Robert F. Weaver died on Sept. 20, 2019, in Friday Harbor, Washington.
Bob was born Oct. 27, 1919, on a small family farm east of Goshen, Indiana. His parents were Mennonite farmers who twice relocated their family to western Oregon, and then back again to Indiana, instilling in Bob the desire to someday return to the far west and the Pacific Ocean.
In 1941 he married Mary Lois Bender, a Mennonite from Salisbury, Pennsylvania, whom he met at Goshen College, a Mennonite school they both attended. They raised four children on the Weaver family farm: Anna Jo, Nellie, Andy and Chris. Bob and his brother Joe became successful large-scale chicken farmers, and Bob supplemented his income working as county sanitarian, inspecting dairy farms and restaurants for their sanitation practices. While living in Indiana he also became very involved in a family undertaking to develop and market seedless watermelons, an enterprise that eventually succeeded years after Bob left the Midwest.
In 1955, the family moved from Indiana to Waldron Island in the San Juan Islands in Washington state. There Bob beach combed the logs with which he built his house. In the 1960s and early ‘70s he was employed as the sanitarian for both San Juan and Skagit counties. He was proud of the role he played in helping to convince the Washington State Legislature to pass laws improving the working and living conditions of migrant farm workers throughout the state.
When The Nature Conservancy decided to secure a land preserve on Waldron Island, Bob became an enthusiastic fund raiser for the effort. Later that preserve was transferred to the San Juan Preservation Trust, of which Bob was an active member for many years as representative for Waldron.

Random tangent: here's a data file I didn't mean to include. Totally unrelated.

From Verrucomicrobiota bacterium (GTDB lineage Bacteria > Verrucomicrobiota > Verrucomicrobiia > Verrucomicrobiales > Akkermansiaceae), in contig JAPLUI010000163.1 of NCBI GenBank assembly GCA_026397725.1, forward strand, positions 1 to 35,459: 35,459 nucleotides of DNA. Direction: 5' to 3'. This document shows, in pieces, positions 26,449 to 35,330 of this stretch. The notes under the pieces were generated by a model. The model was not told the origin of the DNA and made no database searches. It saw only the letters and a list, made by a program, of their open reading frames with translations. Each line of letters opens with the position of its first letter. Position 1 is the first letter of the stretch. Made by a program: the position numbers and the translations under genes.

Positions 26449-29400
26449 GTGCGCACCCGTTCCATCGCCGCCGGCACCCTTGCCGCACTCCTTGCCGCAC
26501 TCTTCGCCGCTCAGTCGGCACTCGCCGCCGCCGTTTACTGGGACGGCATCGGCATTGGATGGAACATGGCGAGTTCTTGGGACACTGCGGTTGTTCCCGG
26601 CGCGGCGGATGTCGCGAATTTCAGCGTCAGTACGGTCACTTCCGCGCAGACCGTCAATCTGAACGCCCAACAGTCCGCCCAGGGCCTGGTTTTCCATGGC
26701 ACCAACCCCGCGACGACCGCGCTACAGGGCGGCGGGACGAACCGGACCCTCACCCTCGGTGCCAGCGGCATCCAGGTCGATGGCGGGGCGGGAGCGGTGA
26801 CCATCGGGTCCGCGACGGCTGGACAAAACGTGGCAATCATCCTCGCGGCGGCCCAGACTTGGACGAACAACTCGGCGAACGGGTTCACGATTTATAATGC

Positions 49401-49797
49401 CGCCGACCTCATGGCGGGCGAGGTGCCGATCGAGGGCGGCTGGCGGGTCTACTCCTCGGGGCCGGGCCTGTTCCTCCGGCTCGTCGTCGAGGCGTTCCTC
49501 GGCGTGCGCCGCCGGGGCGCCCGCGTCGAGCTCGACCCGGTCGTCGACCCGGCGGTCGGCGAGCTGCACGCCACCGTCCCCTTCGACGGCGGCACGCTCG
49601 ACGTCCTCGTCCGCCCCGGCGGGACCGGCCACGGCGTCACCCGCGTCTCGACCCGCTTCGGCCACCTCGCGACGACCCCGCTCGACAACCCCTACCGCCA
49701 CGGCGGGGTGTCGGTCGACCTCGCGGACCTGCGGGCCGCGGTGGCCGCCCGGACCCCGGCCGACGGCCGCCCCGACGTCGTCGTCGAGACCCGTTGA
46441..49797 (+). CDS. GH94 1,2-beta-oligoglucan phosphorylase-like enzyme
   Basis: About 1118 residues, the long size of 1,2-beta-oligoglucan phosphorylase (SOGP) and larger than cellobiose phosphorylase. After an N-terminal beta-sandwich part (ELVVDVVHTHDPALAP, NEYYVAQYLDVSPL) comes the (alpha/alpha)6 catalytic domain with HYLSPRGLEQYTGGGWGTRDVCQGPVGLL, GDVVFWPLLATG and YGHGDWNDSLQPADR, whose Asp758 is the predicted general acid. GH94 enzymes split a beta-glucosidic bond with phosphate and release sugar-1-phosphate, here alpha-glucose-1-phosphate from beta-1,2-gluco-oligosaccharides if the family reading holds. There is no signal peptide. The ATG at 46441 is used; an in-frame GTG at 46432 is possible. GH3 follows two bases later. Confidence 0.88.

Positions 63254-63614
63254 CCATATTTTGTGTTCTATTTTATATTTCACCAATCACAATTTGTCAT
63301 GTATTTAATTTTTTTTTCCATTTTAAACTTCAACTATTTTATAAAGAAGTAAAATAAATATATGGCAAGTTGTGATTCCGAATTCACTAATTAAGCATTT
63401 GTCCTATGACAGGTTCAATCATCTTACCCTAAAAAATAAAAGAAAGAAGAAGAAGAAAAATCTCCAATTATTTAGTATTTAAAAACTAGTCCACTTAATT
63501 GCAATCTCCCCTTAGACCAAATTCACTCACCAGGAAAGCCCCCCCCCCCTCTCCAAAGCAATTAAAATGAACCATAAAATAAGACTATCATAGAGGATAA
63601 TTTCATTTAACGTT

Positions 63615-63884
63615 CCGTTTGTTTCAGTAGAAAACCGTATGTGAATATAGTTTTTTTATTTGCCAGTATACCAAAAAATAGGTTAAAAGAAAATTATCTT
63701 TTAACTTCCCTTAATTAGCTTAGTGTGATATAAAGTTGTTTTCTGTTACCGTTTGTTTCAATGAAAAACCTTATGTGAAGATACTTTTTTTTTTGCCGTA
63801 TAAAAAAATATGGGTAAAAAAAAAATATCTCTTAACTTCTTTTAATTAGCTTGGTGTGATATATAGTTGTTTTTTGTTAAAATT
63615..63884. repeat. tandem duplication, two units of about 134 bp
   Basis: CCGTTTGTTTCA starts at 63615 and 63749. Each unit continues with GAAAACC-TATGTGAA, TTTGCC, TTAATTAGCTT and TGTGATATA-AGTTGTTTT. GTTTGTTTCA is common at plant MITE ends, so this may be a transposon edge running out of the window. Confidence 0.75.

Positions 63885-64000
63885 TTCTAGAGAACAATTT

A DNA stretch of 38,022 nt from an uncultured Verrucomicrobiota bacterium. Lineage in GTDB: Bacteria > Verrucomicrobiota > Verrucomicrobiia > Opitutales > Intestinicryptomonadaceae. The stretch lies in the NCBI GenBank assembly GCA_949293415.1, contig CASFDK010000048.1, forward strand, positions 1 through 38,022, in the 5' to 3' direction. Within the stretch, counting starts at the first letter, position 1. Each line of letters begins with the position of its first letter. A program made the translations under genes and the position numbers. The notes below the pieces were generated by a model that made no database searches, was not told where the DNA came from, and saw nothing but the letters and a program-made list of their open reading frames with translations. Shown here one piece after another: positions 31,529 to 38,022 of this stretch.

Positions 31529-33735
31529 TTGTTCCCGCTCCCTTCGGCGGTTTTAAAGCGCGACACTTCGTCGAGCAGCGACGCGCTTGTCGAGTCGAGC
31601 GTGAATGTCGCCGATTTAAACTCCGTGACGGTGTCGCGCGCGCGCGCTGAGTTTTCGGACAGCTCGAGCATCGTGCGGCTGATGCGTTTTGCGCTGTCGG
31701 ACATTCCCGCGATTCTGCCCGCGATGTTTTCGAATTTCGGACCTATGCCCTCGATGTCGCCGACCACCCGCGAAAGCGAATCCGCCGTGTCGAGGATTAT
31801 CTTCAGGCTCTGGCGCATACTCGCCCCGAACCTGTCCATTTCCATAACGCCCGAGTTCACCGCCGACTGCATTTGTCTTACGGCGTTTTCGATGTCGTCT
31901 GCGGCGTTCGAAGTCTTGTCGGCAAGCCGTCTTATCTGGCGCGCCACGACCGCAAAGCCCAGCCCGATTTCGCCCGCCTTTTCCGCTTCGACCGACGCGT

Wherever he lived, Bob took great pleasure in gardening and tree planting. On Waldron Island he and Mary developed a highly productive vegetable garden and a small orchard of apple, pear and plum trees. He had a strong attachment to the soil, and never lost interest in the many and various ways of maintaining and improving its vitality. Gregarious by nature, Bob had many valued friendships. He loved to share garden produce, his theories of good gardening and his practical knowledge of how to do things, from laying a proper septic line and mixing concrete to making blackberry wine.
Bob was always an ardent pacifist, a philosophy that had deep roots in his Mennonite upbringing. He had no compunction in publicly denouncing bloated defense budgets, the support by the U.S. of corrupt governments and dictatorships, or its aggressive military posturing when provoked abroad. He was particularly outspoken against the Vietnam War, a stand not widely popular in San Juan County at the time.
Bob was preceded in death by his wife Mary, his son Andy, his brother Joe Weaver and his sister Agnes Eigsti. He is survived by his three daughters, seven grandchildren and seven great-grandchildren. Bob’s family would like to suggest donations to Hospice of San Juan in Friday Harbor.